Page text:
North Texas Daily

Parking and parking permit sales increased this year

Parking and parking permit sales increased this year

Parking and parking permit sales increased this year
September 11
09:00 2019

Added parking on campus to accommodate the growth in student population has been a new change for students this semester, with more parking permits sold and more adjustments made in regard to UNT’s expansion.

The UNT Transportation Services sold 836 more parking permits this year than last year with 1100 new parking spaces added at Fouts Field, senior communications strategist Margarita Venegas said.

We’re not trying to sell only parking permits,” Venegas said. “What we want is just to be able to provide for our students’ needs no matter what they are. And if it’s more convenient for you to park on campus, then here are your options. And we’re just hopeful that people can take advantage of it.”

Complications arose during the first week of school with student parking lots filling up faster than in the past, Venegas said.

The first Tuesday of classes, the Highland Garage had to be shut down for about half an hour due to the rush of activity in the garage from guests and students parking in the garage when their convenient parking lot was full, Chris Phelps, senior transportation services director, said.

“The biggest activity is always the first couple of weeks because people are still trying to get used to where they go to class and taking a little more time,” Venegas said.

Phelps said students tend to stay on campus longer the first couple of weeks causing more traffic and typically resulting in more problems with parking, so transportation is focusing on fixing those issues for the next school year.

“I think the transportation department needs to at least focus some attention on pedestrian, bike and skate traffic education,” fashion merchandising senior Brooke Freeman said. “The traffic on campus is bad, yes, but it’s even worse due to students literally jumping in front of cars and not giving drivers enough time to react.”

The Transportation Services tries to reach out to students over social media with educational information and to connect more with students’ parents, Venegas said.

“What makes sense to students is to have a parking space that’s really close to where they are,” Venegas said. “But when you park in Fouts Field and they have a shuttle that can take you to class in 10 minutes, you can actually get to your class in 20 minutes as opposed to waiting for an hour. So, we’re trying to do some work in social media and make connections with students so that we can explain that to them and hopefully help alleviate their fears.”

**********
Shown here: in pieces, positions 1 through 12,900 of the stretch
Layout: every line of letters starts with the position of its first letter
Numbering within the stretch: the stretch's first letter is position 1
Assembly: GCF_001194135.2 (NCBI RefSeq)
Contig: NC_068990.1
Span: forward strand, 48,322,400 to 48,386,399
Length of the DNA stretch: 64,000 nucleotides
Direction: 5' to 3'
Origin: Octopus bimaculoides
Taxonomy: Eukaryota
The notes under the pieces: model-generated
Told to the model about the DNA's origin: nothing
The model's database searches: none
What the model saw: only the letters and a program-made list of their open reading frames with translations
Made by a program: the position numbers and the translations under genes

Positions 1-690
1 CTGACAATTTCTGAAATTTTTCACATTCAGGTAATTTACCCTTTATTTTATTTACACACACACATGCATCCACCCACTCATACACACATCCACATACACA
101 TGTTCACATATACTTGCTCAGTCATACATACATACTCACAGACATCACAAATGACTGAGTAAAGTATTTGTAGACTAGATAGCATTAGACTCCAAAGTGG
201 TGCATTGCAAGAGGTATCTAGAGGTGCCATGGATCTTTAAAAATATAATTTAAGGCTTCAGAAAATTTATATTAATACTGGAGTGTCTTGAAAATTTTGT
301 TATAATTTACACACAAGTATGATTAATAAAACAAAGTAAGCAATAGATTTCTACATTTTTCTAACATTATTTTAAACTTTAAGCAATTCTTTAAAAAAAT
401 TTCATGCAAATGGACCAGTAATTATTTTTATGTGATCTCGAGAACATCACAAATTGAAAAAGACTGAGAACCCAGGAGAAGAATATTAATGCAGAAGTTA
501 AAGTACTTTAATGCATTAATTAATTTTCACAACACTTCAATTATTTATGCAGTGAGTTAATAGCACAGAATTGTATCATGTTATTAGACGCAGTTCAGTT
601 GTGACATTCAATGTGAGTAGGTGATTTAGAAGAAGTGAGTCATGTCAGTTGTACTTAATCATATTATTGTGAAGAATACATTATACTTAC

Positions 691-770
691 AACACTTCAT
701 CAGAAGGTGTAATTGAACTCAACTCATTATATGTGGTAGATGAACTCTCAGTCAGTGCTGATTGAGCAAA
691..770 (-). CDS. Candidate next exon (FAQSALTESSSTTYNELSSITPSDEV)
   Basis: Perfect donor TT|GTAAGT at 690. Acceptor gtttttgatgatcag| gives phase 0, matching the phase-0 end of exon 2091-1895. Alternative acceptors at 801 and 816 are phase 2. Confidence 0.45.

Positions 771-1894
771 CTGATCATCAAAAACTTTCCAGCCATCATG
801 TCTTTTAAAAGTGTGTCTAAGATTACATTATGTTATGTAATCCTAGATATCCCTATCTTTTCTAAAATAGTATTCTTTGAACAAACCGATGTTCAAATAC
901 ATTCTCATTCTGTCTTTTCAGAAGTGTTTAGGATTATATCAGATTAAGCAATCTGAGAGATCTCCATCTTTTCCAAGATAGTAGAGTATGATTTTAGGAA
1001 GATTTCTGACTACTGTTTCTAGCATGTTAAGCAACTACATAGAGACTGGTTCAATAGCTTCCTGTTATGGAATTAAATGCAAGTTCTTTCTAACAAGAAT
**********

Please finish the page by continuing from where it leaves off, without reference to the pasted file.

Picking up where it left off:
UNT has about 15,000 parking spaces in total with about 11,000 dedicated to students and about 3,000 for faculty, with the rest for guests.

There are general resident parking spaces for those who live on-campus for $275, first-time freshman parking at the Victory Hall lot for $275, Eagle lots dedicated to commuters for $275, resident reserved for parking closest to a student’s residence hall for $400, faculty permits for $250, faculty reserved for $700 and the Highland Street Garage parking for $675 annually. 

Currently, there is a wait list for the resident lots with somewhere between seven to 23 people on it. 

“Freshmen parents were buying parking permits like nobody’s business,” Venegas said. “And that really meant the upperclassmen or maybe people whose parents weren’t behind their permits, had to rush because there was so much activity. We got a lot sold, but we’re trying to think of strategies next year, so that some people who can’t pay earlier in the year will still have some parking options later in the year.”

Venegas said that UNT typically sells more Eagle lot permits than there are actual spaces because of commuters not being on campus at the same time.

Other than parking, UNT’s Transportation Services and the DCTA offer the free Park-and-Ride at the Texas Health Presbyterian Hospital in Denton by I-35 where students can park their car at the hospital and ride the bus to campus, Venegas said.

Along with the Park-and-Ride, UNT offers bus routes for students on and off campus with no charge.

“That’s the beauty of this school,” Phelps said. “There’s so many different types of options.”

UNT Transportation has also lowered the price of citations, Venegas said.

The first citation received from parking can be appealed or is a charge of $12, the second citation is between $12 to $35, the third citation is $35 and the fourth citation is $70. Comparably, last year the price for the first citation was $35 instead of $12.

“We don’t bite,” Phelps said. “And I realize people don’t sit around thinking about parking all day long. They need it when they need it. But we really do want people to succeed. And we do really want to help.”

Featured Illustration: Zahraa Hassan

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Rebekah Schulte

Rebekah Schulte

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